Efflorescence in concrete occurs when the calcium hydroxide and salts in concrete dissolve and come to the surface of the concrete. This creates a thin white layer of crystals on the surface of the concrete. Efflorescence not only affects the durability of concrete but its aesthetic appeal as well. Discover how to stop efflorescence in concrete. Explore the causes, factors, and preventive measures in this comprehensive article. Preserve the quality of your concrete surfaces today.
What Factors Cause Efflorescence in Concrete?
A humid environment plays a important role in the occurrence of efflorescence. Rainwater, snow melt, surface waters, ground water or the water in industrial waste all penetrate concrete through the pores in the surface of the concrete and through cracks and grout joints. Efflorescence occurs more frequently in the rainy winter season and is rarely seen in the summertime. However, efflorescence reappears in the cold and rainy months that follow the hot dry season.
Efflorescence occurs rapidly in the first months after concrete is poured, but subsides over time. It generally stops almost completely after 3-4 years.
Effects of water from different sources on dissolution of calcium hydroxide:
- Rainwater and snowmelt are both very soft, so they are very effective in dissolving calcium hydroxide.
- The cooler the water temperature is, the faster calcium hydroxide dissolves. This is why snow melt has a greater effect on the dissolution of calcium hydroxide than rainwater does.
Acidic waters also facilitate the dissolution of calcium hydroxide. Ground water and sea water contain various ions such as sulfate chloride, sodium and potassium.
As a result of the reactions of the main components of calcium silicate in cement with water, calcium-silica-hydrate gels and calcium hydroxide crystals Ca(OH)2, which provide the binding property of the cement, are formed.
Both the water that penetrates concrete and the aggregate used in the production of concrete contain various salts. These salts and calcium hydroxide are dissolved by the water that penetrates concrete and move towards the surface of the concrete in a capillary fashion.
When the water that reaches the surface evaporates, the calcium hydroxide and salts form a layer of precipitate on the surface of the concrete that is generally 3 mm to 15 mm thick. Calcium hydroxide comes into contact with the carbon dioxide in the air and is transformed into CaCO3 (calcium carbonate). This is why the thin layer that forms is white.
Ca(OH)2 + CO2 →CaCO3 + H2O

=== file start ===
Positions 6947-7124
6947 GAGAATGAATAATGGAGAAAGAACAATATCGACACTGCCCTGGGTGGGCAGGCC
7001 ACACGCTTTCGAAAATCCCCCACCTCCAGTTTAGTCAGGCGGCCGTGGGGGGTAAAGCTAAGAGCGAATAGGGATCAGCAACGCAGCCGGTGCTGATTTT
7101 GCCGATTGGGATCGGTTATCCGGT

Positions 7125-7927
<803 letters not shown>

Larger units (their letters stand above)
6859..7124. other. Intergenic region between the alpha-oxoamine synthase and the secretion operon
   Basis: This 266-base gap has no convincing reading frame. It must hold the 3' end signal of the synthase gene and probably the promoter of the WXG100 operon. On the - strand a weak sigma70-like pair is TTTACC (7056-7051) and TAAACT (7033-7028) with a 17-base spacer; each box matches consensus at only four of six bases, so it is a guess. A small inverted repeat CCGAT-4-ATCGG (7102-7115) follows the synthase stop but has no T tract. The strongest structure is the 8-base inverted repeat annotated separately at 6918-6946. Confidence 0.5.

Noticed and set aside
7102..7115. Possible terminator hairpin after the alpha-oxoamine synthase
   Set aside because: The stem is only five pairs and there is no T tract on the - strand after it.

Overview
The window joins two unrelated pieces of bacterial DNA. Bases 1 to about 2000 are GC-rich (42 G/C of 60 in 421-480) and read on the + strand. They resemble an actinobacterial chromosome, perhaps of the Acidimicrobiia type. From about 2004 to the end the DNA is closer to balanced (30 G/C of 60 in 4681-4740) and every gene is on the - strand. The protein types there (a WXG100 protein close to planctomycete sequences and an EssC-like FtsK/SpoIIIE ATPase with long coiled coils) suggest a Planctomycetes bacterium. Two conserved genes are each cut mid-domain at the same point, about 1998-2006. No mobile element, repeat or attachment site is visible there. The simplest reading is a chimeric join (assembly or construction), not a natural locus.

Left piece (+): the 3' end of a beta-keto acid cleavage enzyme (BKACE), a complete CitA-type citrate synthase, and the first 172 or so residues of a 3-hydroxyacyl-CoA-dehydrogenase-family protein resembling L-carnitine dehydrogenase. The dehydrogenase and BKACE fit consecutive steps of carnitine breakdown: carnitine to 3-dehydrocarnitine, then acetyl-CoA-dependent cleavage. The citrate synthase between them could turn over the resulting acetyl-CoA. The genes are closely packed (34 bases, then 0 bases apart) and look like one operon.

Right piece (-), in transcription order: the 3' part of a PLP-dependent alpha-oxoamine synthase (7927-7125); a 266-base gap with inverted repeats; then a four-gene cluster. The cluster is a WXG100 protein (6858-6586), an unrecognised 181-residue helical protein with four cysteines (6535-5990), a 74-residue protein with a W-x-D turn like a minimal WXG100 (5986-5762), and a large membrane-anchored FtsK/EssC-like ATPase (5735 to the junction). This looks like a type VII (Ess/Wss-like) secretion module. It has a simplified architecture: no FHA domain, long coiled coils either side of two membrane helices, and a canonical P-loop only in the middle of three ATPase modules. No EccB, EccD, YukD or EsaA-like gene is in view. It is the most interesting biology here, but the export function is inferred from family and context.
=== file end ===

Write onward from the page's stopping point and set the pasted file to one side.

A white stain on the surface of the concrete spoils its aesthetic appearance. The dissolution of a small amount of the calcium hydroxide and salts in the concrete do not greatly affect the strength of the concrete.
However, as the efflorescence continues and excess calcium hydroxide dissolves from the concrete, the concrete becomes even more porous. The fact that the concrete becomes more porous reduces the durability of the concrete. Therefore, this has a negative effect on concrete durability. It becomes easier for harmful water to enter this kind of concrete and cause further damage.
The amount of water that penetrates concrete must be reduced. The following precautions should be taken to achieve this:
- Concrete should have a minimum amount of empty space.
- Aggregate gradation should be chosen appropriately,
- The water/cement ratio should be kept as low as possible,
- The concrete mixing materials and ratios should be chosen for the purpose of reducing concrete permeability,
- Bleeding of fresh concrete should be prevented,
- The permeability of the concrete should be reduced by making the placement and compaction of the concrete appropriate,
- The concrete should be cured for an adequate amount of time.
- Precautions should be taken to prevent water penetration into the concrete.
- Adequate amount of joint should be used in order to prevent the accidental formation of cracks. Joint gaps should be closed with waterproof material,
- The surface of concrete in contact with the soil should be properly insulted from ground water.
- The upper surfaces of the structures should have smoothness and slope that will not cause water accumulation.
- The amount of calcium hydroxide and salt in concrete should be reduced as much as possible.
The pozzolanic substances found in mineral admixtures used in concrete (fly ash, blast furnace slag, etc.) and blended cements (trass or blast furnace slag cement) react chemically with calcium hydroxide. For this reason, there is less calcium hydroxide in concretes that contain blended cements or those that use mineral admixtures.
There should be no salt or foreign matter in the aggregate, concrete mixing water or the water used during curing. Aggregate should be washed.
In this article, we addressed the problem of efflorescence in concrete. To learn more about cement and the world of cement, feel free to glance through our other articles.